toComponent HaskellGame.Rendering.Renderer.rectRenderer ],
                              GameEntity playerId [toComponent $ Position 5 5,
                                                    toComponent $ VelocityAcceleration {vx = 0, vy = 0.00, ax = 0, ay = 0.0002},
                                                    toComponent $ BoundingBox 0 0 66 92,
                                                    toComponent $ Idle,
                                                    toComponent $ HaskellGame.Rendering.Renderer.animatedRender,
                                                    toComponent $ AnimationClip {_resourceId = playerId, _startTime = 0, _rate = 125}
                              GameEntity floorId  [toComponent $ Position 0 400,
                                                     toComponent $ HaskellGame.Rendering.Renderer.rectRenderer,
                                                     toComponent $ BoundingBox 0 0 640 10
                              GameEntity platformId  [toComponent $ Position 500 300,
                                                     toComponent $ HaskellGame.Rendering.Renderer.rectRenderer,
                                                     toComponent $ BoundingBox (-25) (-25) 50 50


This structure should lead to easier tests, one nice thing is that only the components that are being tested need to be added to the test case.

I've only made two HUnit tests so far, specifically for this blog post, but I hope to add more as it goes:

ts :: Test
tests = TestList [   
    TestLabel "AccelTest"
            (do  let intialGameState = HaskellGame.Types.emptyGameState
                 let playerEntityId = 201404
                 let playerEntity = GameEntity playerEntityId [toComponent $ Position 5 5,
                                                         toComponent $ VelocityAcceleration {vx = 0, vy = 0.00, ax = 0, ay = 0.0002},
                                                         toComponent $ BoundingBox 0 0 66 92]
                 let gameState = insertEntity intialGameState playerEntity
                 let physicsTimeInterval = 1000
                 let (gameStateAfterPhysics, _) = HaskellGame.Physics.Simulator.applyPhysics physicsTimeInterval (gameState, HaskellGame.Types.emptyGameEventQueues)
                 let positionAfterPhysics = Data.IntMap.Lazy.lookup playerEntityId $ worldState gameStateAfterPhysics
                 assertEqual "Force was applied" (Just $ Position 5 205) positionAfterPhysics)
    TestLabel "Collision Test"
            (do  let intialGameState = HaskellGame.Types.emptyGameState
                 let playerEntityId = 20140401
                 let playerEntity = GameEntity playerEntityId [toComponent $ Position 5 5,                                                         
                                                         toComponent $ BoundingBox 0 0 10 10]
                 let enemyEntityId = 20140402
                 let enemyEntity = GameEntity enemyEntityId [toComponent $ Position 5 5,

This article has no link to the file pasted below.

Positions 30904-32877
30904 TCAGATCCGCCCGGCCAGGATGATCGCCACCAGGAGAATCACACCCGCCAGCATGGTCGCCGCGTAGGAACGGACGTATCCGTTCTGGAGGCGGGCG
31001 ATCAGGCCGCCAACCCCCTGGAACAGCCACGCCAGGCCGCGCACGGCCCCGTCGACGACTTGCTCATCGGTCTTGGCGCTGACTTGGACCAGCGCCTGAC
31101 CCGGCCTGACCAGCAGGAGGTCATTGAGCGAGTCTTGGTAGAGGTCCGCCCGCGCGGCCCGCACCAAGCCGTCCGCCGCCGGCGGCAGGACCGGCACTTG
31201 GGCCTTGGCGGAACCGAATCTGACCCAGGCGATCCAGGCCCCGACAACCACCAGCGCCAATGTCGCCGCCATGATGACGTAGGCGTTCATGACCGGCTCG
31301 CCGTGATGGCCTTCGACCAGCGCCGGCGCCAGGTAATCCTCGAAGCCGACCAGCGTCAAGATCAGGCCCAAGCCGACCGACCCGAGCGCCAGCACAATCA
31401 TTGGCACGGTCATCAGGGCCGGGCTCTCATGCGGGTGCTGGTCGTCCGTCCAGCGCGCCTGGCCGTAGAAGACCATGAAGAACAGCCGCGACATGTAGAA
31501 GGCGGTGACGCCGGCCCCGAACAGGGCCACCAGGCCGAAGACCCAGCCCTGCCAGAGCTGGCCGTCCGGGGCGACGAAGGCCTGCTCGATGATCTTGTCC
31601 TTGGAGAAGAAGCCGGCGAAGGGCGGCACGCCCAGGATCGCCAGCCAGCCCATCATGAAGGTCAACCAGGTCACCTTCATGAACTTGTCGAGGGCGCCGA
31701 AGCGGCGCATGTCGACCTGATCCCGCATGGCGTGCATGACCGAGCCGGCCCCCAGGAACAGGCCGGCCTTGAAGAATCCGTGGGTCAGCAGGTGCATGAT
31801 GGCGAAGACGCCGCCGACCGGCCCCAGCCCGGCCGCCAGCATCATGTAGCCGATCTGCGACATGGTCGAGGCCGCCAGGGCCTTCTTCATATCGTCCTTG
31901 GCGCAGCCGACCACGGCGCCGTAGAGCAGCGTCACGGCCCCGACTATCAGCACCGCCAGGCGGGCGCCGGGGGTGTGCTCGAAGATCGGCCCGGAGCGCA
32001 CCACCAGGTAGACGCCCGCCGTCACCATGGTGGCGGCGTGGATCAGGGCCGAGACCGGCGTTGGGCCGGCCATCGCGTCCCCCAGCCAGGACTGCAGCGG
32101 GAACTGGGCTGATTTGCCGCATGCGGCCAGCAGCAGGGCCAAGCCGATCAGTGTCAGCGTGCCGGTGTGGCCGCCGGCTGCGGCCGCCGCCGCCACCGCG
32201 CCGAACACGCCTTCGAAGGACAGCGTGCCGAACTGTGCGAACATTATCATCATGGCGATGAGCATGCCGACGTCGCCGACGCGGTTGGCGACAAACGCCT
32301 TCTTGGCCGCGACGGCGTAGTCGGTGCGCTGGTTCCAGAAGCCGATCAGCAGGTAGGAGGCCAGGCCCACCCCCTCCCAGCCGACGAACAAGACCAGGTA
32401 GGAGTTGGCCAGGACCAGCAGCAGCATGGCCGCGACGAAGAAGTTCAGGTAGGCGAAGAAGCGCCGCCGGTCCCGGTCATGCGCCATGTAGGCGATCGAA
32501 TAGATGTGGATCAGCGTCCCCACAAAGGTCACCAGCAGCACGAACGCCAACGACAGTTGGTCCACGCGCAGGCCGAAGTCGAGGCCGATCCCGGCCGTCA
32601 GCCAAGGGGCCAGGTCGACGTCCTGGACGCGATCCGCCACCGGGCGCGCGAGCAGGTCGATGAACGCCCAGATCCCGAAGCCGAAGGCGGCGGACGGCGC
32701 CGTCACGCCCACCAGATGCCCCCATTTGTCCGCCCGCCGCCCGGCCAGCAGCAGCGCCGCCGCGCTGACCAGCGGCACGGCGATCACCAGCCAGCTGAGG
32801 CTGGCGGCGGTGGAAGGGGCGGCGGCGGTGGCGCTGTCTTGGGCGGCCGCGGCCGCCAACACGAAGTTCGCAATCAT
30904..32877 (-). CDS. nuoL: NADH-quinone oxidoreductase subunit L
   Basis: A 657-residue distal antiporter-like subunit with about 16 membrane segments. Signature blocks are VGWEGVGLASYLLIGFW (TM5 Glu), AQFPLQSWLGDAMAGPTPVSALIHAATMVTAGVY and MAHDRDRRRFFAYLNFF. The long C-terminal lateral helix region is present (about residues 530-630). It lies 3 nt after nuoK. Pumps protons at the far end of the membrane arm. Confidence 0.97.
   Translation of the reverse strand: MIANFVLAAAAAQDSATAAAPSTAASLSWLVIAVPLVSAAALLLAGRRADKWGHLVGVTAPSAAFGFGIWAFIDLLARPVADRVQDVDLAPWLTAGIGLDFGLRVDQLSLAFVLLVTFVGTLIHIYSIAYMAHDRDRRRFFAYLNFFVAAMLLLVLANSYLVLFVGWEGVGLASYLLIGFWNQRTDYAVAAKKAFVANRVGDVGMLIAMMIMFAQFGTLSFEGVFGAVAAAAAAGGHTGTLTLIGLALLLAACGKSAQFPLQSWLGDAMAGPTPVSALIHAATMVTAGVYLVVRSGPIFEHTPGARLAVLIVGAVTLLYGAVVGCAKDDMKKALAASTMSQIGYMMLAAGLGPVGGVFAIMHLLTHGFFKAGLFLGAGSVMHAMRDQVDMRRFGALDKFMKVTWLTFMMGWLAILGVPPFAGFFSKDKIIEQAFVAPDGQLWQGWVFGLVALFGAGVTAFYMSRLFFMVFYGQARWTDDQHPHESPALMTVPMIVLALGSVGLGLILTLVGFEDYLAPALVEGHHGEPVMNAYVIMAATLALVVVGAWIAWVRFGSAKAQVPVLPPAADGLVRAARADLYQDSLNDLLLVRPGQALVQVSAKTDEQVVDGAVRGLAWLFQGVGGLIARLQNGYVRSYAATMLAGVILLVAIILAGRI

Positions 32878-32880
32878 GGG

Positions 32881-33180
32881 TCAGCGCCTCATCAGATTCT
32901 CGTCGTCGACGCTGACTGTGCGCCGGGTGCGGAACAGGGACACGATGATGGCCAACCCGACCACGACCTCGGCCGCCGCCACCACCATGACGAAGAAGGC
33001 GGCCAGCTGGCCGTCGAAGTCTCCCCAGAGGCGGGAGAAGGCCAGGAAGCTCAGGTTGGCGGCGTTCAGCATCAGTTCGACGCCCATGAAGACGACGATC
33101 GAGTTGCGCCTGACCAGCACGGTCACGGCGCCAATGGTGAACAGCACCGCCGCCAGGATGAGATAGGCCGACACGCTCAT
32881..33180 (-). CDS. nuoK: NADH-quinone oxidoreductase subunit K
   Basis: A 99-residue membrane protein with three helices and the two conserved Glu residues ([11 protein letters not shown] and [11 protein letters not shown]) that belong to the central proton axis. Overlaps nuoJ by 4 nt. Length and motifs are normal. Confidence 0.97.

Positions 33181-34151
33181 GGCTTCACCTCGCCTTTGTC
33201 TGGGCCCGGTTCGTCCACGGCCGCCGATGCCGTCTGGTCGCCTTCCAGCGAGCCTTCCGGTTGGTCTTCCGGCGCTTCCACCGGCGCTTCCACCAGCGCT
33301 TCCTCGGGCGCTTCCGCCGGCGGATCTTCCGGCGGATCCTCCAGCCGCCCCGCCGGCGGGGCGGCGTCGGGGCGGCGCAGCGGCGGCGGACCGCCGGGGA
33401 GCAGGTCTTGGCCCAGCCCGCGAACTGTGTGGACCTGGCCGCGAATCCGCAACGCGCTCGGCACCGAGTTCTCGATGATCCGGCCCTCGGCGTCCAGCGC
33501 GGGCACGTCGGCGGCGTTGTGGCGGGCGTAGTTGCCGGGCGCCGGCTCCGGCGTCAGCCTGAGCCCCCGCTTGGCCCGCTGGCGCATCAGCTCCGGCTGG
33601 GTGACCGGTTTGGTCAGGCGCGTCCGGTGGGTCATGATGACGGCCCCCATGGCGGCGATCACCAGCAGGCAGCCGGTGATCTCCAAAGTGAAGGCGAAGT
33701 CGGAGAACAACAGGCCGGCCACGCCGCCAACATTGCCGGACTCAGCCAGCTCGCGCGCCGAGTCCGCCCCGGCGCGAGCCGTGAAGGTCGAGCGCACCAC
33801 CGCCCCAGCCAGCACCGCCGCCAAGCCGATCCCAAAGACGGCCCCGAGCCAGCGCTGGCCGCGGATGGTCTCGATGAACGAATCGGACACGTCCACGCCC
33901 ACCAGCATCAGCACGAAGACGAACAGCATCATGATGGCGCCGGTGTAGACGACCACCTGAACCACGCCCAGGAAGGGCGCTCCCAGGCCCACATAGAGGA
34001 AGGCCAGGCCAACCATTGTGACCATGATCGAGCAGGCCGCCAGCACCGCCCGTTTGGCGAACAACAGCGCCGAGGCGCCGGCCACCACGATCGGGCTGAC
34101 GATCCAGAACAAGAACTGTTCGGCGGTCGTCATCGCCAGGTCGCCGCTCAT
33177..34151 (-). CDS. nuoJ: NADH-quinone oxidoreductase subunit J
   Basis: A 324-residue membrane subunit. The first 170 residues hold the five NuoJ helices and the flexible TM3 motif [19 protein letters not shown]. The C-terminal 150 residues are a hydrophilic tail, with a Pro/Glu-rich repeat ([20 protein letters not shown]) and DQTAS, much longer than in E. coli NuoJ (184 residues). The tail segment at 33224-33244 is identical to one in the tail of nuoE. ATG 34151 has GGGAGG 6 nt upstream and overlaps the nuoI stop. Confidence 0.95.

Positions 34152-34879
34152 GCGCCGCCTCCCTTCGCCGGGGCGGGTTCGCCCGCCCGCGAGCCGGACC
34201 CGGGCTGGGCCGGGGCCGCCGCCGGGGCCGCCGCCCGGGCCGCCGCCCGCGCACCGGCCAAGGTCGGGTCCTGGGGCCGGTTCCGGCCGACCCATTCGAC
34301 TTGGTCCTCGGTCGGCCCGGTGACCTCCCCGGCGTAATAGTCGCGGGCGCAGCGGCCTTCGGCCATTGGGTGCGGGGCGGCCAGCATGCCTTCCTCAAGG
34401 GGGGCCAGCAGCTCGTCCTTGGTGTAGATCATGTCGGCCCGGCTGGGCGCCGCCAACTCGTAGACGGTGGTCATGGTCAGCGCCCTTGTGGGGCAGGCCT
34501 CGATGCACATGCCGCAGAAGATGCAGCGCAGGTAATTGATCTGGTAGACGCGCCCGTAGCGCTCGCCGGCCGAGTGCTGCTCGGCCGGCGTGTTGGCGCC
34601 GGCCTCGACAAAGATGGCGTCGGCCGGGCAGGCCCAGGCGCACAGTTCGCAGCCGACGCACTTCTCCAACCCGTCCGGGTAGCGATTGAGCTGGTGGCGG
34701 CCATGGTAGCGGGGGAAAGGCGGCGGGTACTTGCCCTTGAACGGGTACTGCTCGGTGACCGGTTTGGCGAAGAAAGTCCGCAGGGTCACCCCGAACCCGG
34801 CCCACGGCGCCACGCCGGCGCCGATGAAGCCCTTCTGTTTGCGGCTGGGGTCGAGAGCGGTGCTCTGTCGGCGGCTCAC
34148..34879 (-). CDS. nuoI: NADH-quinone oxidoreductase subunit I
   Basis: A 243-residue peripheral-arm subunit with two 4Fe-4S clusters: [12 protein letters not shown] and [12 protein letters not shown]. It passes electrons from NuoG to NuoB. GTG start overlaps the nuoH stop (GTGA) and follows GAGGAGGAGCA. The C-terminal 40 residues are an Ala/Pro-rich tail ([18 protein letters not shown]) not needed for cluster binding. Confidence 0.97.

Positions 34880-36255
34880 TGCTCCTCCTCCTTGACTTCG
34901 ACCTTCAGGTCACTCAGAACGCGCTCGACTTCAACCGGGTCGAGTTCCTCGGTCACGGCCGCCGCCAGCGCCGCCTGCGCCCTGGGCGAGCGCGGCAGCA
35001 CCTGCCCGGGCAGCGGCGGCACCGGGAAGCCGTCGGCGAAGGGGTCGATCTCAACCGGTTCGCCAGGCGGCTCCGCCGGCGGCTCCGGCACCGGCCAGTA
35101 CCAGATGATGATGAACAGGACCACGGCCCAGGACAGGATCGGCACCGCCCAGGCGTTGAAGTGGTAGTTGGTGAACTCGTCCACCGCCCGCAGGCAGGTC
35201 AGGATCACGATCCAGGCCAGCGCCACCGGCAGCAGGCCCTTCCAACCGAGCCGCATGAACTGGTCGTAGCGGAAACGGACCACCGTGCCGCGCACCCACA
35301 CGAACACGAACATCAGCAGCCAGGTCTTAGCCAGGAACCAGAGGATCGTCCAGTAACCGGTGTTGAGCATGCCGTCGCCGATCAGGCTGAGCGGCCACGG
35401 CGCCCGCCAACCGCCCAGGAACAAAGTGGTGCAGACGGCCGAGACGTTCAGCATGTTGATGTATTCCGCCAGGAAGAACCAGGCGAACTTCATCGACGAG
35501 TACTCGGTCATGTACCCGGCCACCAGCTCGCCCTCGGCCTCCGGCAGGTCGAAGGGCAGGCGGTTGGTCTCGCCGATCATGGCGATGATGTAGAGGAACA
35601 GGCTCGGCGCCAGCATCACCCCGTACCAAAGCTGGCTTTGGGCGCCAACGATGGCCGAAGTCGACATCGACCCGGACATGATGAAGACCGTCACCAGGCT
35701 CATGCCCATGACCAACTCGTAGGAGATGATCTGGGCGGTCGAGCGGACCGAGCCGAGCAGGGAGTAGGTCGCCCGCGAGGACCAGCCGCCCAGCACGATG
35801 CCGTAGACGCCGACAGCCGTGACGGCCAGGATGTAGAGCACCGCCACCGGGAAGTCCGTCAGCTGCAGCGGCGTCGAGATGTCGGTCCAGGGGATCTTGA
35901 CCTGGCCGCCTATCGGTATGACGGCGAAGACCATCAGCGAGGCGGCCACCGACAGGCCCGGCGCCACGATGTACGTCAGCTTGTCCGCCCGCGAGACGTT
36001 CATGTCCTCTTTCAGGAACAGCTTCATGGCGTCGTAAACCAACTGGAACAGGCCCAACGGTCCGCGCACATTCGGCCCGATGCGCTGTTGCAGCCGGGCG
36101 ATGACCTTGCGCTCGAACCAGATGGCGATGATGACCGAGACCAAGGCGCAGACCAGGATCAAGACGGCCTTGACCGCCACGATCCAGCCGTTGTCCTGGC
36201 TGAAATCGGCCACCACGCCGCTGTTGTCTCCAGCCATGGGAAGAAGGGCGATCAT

toComponent $ BoundingBox 0 0 5 5]
                 let gameState = insertEntities intialGameState [playerEntity, enemyEntity]
                 let [((collisionEntityA,_,_), (collisionEntityB,_,_)) ] = HaskellGame.Physics.CollisionDetector.collisions gameState
                 assertEqual "Collisions detected" (playerEntityId, enemyEntityId) (collisionEntityA, collisionEntityB))

HUnit produces pretty decent errors, wondering if something like Hamcrest would help though.


### Failure in: 0:AccelTest               
Force was applied
expected: Just (Position {_x = 1, _y = 205})
 but got: Just (Position {_x = 5, _y = 205})
### Failure in: 1:Collision Test          
Collisions detected
expected: (20140401,20140403)
 but got: (20140401,20140402)
Cases: 2  Tried: 2  Errors: 0  Failures: 2

Next steps and general impressions

I've implemented the basics of an animation system, an animation clip points to an array of images, but now the current game time needs to be threaded through the GameState, which will be also be needed to pause and save the game.  Eventually the clips will have to change based on changes to entity states, but because the animation frame is just a function of the current time and the start time of the clip, AnimationClip itself does not need to change.  This could help for background elements that just repeat a single animation cycle.

Having Int typed time is also inconvenient in a lot of places so I'll have to think about how to change it.

I cheated to play around with animation by adding a separate SDL getTicks call in the animation handler.  It's definitely wrong, but I've found it's kind of nice to have IO pockets here and there to cheat a bit, as long as it's clear that it's happening.


data AnimationClip = AnimationClip { _resourceId :: GameEntityIdentifier , _startTime :: Int, _rate :: Int }

So far I've been pretty happy with the project, and I haven't gotten really stuck at this early stage.  Refactoring to move the individual phases into different modules cleared a lot of things up and I've learned a lot.  I've been trying to prefer constructs that reduce the impact of changes over those that produce shorter code, though it's more of a feeling that I can't put into writing at the moment.

Changes are starting to get easier, and are starting to feel more localized.  Pattern matching is awesome but sometimes it feels like it introduces too much coupling.  Naming record fields with underscores got rid of a lot of compiler warnings, though there are still a lot left to clean up.

Eventually I need to work through a full usage of the event passing mechanism for some more involved game mechanics, work on saving the game, better resource loading, menu screen, then loading/storing levels and more.

I guess I'm saying if you're looking for a Haskell side project, a game engine will definitely burn some cycles :)